Greens want donation reform after a look at minister’s diary
Cameron Jewell | 5 December 2017
NSW planning minister Anthony Roberts met with 53 property developers or property interest groups between January and September this year, but not a single ordinary resident, new information released by the Greens shows.
Together with large donations being made to political parties by developers, the Greens say it shows the system needs to change, and developer bans tightened.
In the last financial year, the Liberal Party, National Party and Labor in NSW received $2.5 million in donations from the property industry.
“Corporations don’t make donations because they love democracy,” Greens planning spokesman David Shoebridge said. “They hand cash to politicians because that helps them make bigger profits.”
The Greens have released data on donations made to both the federal Liberal party and its state counterparts by developers or lobby groups since 2010, as well as the number of times they’ve met with the planning minister.
Since 2010, the data shows Walker Group has donated $475,000 to the federal and NSW Liberal parties, and this year met with the planning minister three times.
Meriton (Apartments and Property Services) has donated $226,000 since 2010, and met with the minister four times this year.
The Property Council of Australia has donated $65,290 since 2010 and met Mr Roberts once this year (though the PCA decided to ban all donations to governments at all levels from October 2016), while Toga Group donated $93,000 to the federal branch, and also met the minister once.
“Property developers are exploiting loopholes in the law to exert political influence,” Mr Shoebridge said.
He told The Fifth Estate a loophole involved donations going to the NSW branch of the federally registered party. The donations are unable to be spent on funding state elections, but Mr Shoebridge said they worked to “free up other donations to be spent on state elections”.
The developer ban is also limited to businesses that regularly put in development applications.
“You can be a large-scale builder or commercial contractor, and if your business doesn’t put in the DA, you’re not affected,” Mr Shoebridge said.
It’s business as usual
Mr Shoebridge told The Fifth Estate it was not unusual for NSW planning ministers’ meeting books to be skewed towards developers and other property industry stakeholders.
“It’s business as usual for planning ministers in NSW, and has been going on for well over a decade,” he said.
The skew may go some way to explain strange decisions like the recent watering down of building products legislation.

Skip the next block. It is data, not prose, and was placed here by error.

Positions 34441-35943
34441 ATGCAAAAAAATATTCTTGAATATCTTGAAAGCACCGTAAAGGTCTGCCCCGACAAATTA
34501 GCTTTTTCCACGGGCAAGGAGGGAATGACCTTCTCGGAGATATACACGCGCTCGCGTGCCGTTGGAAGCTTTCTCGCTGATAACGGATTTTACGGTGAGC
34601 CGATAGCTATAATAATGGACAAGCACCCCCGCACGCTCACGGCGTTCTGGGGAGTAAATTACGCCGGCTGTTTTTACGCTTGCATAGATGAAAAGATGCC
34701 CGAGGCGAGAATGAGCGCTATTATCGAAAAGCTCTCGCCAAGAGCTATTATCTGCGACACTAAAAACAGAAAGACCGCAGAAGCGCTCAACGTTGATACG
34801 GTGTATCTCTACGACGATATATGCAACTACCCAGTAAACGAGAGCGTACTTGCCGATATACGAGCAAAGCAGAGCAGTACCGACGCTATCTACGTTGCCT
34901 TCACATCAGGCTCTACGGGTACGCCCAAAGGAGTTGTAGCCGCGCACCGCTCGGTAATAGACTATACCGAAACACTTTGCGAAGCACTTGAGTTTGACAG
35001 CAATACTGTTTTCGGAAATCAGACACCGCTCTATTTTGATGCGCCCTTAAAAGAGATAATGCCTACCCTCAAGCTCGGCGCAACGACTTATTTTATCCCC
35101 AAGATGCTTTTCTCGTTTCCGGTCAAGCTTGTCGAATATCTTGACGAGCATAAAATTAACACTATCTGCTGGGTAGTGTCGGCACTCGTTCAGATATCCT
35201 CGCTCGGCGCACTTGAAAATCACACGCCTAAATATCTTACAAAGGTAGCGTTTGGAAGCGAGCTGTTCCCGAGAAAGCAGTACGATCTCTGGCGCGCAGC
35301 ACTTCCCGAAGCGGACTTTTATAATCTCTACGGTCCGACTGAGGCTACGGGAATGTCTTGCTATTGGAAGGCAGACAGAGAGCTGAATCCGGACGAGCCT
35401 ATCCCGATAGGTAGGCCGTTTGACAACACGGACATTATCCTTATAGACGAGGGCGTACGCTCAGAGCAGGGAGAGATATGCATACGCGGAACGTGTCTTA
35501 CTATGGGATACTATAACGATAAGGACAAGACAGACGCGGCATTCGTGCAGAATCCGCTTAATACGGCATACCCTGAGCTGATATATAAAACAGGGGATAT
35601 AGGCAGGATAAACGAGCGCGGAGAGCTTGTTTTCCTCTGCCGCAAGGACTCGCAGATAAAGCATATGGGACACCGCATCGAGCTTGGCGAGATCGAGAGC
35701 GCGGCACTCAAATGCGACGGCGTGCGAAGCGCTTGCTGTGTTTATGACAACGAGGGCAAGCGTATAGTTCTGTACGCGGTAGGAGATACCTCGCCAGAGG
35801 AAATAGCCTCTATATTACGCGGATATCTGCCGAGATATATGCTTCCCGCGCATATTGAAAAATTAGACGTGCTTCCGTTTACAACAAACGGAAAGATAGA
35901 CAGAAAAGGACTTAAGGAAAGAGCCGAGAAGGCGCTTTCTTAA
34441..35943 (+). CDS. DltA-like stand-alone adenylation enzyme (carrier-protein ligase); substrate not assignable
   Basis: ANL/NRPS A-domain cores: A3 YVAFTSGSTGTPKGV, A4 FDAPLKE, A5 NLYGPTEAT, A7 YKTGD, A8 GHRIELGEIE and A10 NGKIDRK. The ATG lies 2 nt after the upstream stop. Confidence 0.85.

“That kind of decision that just pops out of nowhere – and on the face of it is contrary to the public interest – can only happen if ministers aren’t meeting with ordinary people.
“The other recent decision that shows how out of touch they are is knocking down and rebuilding two stadiums. You can be certain there are large development interests in that.”
Time to meet the hoi polloi?
Mr Shoebridge said it was time for the planning minister to have a more balanced meeting schedule and meet with local residents affected by planning decisions.
“We’ve been unable to find any evidence that he’s met with an ordinary resident.”
However, he said this wasn’t seen as controversial by others in the political establishment.
“People say, ‘He doesn’t have time to meet with ordinary people.’ They really don’t see a problem with it. People are looking to government to help them. The fact that it is considered so chillingly normal by the political establishment shows the extent of the problem.”
Call to expand the ban
The Greens are also calling for nationally consistent laws around donations.
“The obvious first step is to extend the state ban federally,” Mr Shoebridge said. “That would straight away prohibit donations from the likes of Meriton, Toga and Walker Corporation.
“The second step is to put in place a much more robust definition of what constitutes a property developer. Any profit-driven company whose principal interest is property development should be covered.”
Mr Shoebridge said there was a “strong argument” to include sectors that are prone to corruption, such as gambling, alcohol, tobacco, and the mining and resources sector.
“Australians are sick of the stranglehold donations have on politics,” he said.
“That is why they are rejecting the major parties in record numbers at election after election.”
The Queensland government recently announced it would ban developer donations, though the Property Council said all sectors needed to be treated equally.
“It is the view of the Property Council that if the threshold test for banning donations is whether or not there could be a perceived link between a political donation and the decision making of government, this perception would exist in relation to political donations made by other business sectors, community groups, environmental groups and unions at both local and state government levels,” PCA Queensland executive director Chris Mountford said.
PCA chief executive Ken Morrison said the peak body’s decision to stop donating to political parties was because donations had had “no impact on the success of our advocacy work, which is sustained on the merits of our research and policy activities”.